Once upon a time....
well - not that long ago. In October 2010 there was an "Irish Week" in a small venue in Munich. A presentation of pictures of Irish musicians,
live music, Irish movies,... Nadia Birkenstock was one of the invited musicians and we decided, not only to have a harp concert, but to add
something for the kids. So, Nadia and me had the first reading of Irish fairy tales. Nadia with a great feeling for the music to be played with
the selected stories.
And the kids? They felt 'enchanted' by it (and, not to forget: the parents too). After one of the live music sessions, we met Mick Fitzgerald and Gabriele Haefs. We needed not that much alcoholic beveredges to decide: Let us create a Fairy Tale CD together. Just to make the spirit of this memorable fairy tale session in Munich available for all the people who missed it. And that's, how it started...
And here is, what we made out of it. We hope you will enjoy it. And do not forget: There is a German/franconian version available now "Der verzauberte See"!
Mick Fitzgerald of Dublin, Ireland, receives GMA's Award of Merit for his children's recording, The Enchanted Lake; Irish Legends, Stories and Harp Music, and as vocalist. The stories on this album were chosen and edited by Gabriele Haefs and features Nadia Birkenstock on harp. Recently Fitzgerald published his solo CD, Streetwise, and is working with Haefs on a book with stories about Irish music.
Watch a video:
At first sight it is amazing to see these stories called "Fairy Tales", since we, after 150
years with the 1857.edition of the KHM, would rather call them place-lore, legends or some such
thing. We are told where the action is set, the persons involved have names, the storyteller,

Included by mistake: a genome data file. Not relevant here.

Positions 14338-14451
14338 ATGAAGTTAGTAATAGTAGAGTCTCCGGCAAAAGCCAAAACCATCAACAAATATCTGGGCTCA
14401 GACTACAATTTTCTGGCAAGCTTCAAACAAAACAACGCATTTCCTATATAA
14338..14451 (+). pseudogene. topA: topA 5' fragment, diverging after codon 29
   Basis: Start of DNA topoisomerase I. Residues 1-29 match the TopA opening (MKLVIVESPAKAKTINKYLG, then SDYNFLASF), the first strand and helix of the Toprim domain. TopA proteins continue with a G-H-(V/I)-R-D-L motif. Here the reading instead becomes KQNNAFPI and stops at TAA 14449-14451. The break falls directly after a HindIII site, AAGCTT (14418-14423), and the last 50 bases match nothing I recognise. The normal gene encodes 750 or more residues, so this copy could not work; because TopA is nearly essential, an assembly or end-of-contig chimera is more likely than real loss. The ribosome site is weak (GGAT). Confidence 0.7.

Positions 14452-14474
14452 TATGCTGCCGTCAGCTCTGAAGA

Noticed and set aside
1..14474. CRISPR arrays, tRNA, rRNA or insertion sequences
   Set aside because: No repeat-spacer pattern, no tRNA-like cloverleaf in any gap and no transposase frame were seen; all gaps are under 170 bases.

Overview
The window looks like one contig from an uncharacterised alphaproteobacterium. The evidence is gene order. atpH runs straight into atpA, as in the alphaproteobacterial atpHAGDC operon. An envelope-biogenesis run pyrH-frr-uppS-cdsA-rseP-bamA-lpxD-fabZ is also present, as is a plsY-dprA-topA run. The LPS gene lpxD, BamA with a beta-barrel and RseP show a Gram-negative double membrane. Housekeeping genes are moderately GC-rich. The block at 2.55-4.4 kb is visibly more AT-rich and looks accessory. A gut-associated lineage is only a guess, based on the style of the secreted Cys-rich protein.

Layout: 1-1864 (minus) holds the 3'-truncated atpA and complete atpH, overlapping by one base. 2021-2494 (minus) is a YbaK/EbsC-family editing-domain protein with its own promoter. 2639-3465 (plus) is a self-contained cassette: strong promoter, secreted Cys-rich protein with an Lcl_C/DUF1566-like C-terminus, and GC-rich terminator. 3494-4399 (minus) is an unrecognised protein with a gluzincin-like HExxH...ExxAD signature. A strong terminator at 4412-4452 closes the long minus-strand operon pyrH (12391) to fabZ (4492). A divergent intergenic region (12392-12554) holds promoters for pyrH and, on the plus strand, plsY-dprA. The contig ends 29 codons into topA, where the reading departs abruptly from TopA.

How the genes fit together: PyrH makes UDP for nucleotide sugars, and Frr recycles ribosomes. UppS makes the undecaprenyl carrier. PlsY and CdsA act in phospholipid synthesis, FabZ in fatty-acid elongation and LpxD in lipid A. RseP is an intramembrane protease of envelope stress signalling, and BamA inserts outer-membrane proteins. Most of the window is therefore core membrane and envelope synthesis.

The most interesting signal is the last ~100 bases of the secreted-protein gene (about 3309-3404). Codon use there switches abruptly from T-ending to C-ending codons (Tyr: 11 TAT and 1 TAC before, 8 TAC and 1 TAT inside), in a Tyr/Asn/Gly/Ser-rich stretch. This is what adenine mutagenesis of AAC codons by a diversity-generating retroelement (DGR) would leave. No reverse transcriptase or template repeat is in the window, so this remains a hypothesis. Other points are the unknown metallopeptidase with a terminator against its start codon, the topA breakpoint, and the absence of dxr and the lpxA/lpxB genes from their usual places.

Thomas Crofton Croker, involves himself and passes his verdict on the persons and their behaviour,
or gives us informations about the time and the place. But the "Irish Elves' Tales", as they are
called in German, were published in German as early as in 1826, at a time, when the brothers Grimm
had not formulated their categories and definitions for the various types of oral traditions.
Without Thomas Crofton Croker and the brothers Grimm we might not have had the chance, to produce this CD.
That's why we should honour the ol' folks, and show our deep respect in a decent manner. They deserve it - we all
have their stories in our hearts.
Thomas Crofton Croker, who published his books as T. Crofton Croker (but we could not find out if he did not like the name Thomas)
had no genuine Irish background. His father was a British soldier, Major Croker of the 38th Foot Regiment, and young Thomas was born
in Cork in 1798 in Buckingham Square - it' is hard to imagine anything more English. Even in boyhood he took an interest in everything
that was ancient - archeology, antique furniture and pictures, old books, oral traditions ...
The Grimm brothers, Jacob (born in 1785) and Wilhelm (born in 1786) must be among the most famous Germans
of all times. Some scholars claim that their collection of fairytales is the most translated German book of all - and that
means that the fairytales have to compete with heavyweights such as Marx' "Capital" and the writings of Martin Luther.